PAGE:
Why ask for this relief? Well, I suppose if the claim is disallowed, then Red Hat can't vote against SCO's latest proposed sales plan, and if the litigation goes forward and SCO prevailed, it would then leave SCO free to skip off into its future adventures without the burden of having to actually pay Red Hat damages that Red Hat is seeking for what SCO did. Red Hat says it will pursue this litigation once the bankruptcy automatic stay of all litigation is lifted, but SCO has hinted to the bankruptcy court that it wouldn't mind a bit if the case was transferred to bankruptcy court and decided there instead of in US District Court. SCO has asked that IBM's, Novell's and SUSE's claims also be disallowed. I gather that means SCO would like to avoid any consequences for what it said and did beginning in 2002.

If these claims were all disallowed in some alternate universe, then presumably SCO could get the remaining creditors, mainly insiders and partners or legal team to vote yes to the proposed sale, with those most directly harmed by it left with no vote.

As you can see, one thing has not changed from Neolithic times. SCO is every bit as lovable and fair-minded as it was back then.

****************************

IN THE UNITED STATES DISTRICT COURT
FOR THE DISTRICT OF DELAWARE

RED HAT, INC.,

Plaintiff,

v.

THE SCO GROUP, INC, (formerly Caldera
International, Inc.),

Defendant.
Civil Action No: 03-772


Jury Trial Requested

COMPLAINT

I. Introduction

1. The plaintiff, Red Hat, Inc. ("Red Hat"), has commenced this action in response to the unfair, untrue and deceptive campaign now being waged by the defendant, The SCO Group, Inc. ("SCO"), to harm the market for Red Hat's highly successful operating system based on the open source LINUX kernel. As described in detail below, SCO's tactics have centered on the use of highly publicized, but vague, general and unsupported claims that portions of the LINUX kernel and operating system contain intellectual property allegedly owned by SCO, in hopes that such unfair, untrue and deceptive statements will cause users and potential users of LINUX to re-evaluate their plans to deploy LINUX as a primary component of their Information Technology infrastructure.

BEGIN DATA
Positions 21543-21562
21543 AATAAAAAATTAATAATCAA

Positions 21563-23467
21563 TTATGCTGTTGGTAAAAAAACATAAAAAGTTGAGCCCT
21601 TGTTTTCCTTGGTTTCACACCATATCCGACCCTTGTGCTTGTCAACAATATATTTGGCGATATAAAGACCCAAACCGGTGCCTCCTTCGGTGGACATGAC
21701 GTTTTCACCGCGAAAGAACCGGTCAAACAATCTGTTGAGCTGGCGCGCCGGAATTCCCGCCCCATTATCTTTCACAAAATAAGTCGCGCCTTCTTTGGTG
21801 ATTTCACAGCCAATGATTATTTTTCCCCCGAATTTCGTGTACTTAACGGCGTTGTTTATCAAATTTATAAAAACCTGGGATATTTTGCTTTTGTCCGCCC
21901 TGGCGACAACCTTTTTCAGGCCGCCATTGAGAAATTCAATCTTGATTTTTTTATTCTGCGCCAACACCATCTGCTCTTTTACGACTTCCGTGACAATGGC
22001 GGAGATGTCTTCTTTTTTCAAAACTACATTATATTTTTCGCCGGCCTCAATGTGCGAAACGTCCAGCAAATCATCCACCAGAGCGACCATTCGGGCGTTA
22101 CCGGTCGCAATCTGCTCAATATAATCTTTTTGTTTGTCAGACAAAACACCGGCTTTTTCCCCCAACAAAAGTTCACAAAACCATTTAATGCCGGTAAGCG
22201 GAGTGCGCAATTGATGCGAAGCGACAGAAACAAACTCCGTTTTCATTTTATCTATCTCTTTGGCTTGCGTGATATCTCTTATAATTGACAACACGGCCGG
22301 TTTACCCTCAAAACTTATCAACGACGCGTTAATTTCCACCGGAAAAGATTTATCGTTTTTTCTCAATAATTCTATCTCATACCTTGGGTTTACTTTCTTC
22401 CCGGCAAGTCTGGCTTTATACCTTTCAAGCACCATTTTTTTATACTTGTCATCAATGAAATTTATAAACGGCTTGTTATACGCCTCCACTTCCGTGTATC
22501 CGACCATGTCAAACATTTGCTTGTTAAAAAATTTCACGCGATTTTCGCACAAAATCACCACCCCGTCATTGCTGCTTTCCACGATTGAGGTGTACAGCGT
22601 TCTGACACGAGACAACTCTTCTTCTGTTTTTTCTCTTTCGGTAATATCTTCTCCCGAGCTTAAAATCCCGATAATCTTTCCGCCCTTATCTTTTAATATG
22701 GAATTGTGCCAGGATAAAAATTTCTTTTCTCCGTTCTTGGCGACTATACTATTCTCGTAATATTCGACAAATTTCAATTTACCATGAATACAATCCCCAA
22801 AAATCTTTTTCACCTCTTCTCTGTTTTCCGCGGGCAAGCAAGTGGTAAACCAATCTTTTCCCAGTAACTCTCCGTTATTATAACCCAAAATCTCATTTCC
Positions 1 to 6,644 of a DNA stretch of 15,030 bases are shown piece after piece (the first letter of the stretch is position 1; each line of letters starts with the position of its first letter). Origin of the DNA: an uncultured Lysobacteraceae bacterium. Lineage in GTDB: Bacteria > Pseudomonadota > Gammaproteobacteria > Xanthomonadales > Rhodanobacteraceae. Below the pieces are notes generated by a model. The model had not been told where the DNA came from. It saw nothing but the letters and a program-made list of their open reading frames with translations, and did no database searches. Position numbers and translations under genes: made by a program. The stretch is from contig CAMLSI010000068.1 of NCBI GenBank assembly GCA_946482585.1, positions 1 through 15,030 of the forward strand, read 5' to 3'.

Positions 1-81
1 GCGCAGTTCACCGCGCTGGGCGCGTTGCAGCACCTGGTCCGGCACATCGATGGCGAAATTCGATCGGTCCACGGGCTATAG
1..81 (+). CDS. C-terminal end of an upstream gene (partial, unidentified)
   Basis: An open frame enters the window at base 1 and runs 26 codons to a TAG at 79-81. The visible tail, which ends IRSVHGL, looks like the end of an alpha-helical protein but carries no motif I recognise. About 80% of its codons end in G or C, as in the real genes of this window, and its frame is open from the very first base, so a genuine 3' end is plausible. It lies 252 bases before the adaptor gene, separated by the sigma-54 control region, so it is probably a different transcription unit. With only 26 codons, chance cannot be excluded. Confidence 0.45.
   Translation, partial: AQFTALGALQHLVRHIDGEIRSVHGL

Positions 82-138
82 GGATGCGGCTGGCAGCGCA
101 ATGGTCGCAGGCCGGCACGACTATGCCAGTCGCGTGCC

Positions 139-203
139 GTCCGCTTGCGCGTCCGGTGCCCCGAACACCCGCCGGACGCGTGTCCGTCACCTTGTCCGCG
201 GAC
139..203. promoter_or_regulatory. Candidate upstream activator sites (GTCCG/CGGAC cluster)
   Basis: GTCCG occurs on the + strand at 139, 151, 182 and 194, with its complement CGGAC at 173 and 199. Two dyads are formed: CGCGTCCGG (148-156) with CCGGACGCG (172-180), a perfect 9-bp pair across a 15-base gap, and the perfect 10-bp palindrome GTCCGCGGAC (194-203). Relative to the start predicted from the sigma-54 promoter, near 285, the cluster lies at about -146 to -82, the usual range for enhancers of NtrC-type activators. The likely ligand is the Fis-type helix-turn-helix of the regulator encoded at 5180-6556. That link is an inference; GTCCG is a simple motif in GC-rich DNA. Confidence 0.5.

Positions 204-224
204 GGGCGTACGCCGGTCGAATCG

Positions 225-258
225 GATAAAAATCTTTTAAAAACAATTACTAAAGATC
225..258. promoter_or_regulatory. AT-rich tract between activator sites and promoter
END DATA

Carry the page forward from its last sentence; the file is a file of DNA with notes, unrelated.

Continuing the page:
2. SCO's claims are not true, and are solely designed to create an atmosphere of fear, uncertainty and doubt about LINUX. SCO's own conduct demonstrates this fact. For example, beginning in or about March 2003, SCO made numerous public statements that LINUX, in some unspecified way, contains SCO trade secrets, and that LINUX users might be

(1)

liable to SCO for using those trade secrets if they continue to use LINUX. Also at that time, SCO filed a lawsuit against IBM claiming that, among other things, IBM had improperly contributed UNIX software code trade secrets to LINUX. However, SCO never publicly identified a single line of the publicly available LINUX source code that allegedly contains even one SCO trade secret. In fact, at the same time that SCO was contending that the LINUX operating system included SCO's trade secrets without authorization, SCO itself continued to offer its own version of LINUX, thereby continuing to make publicly available the very computer source code that SCO was claiming to be "secret."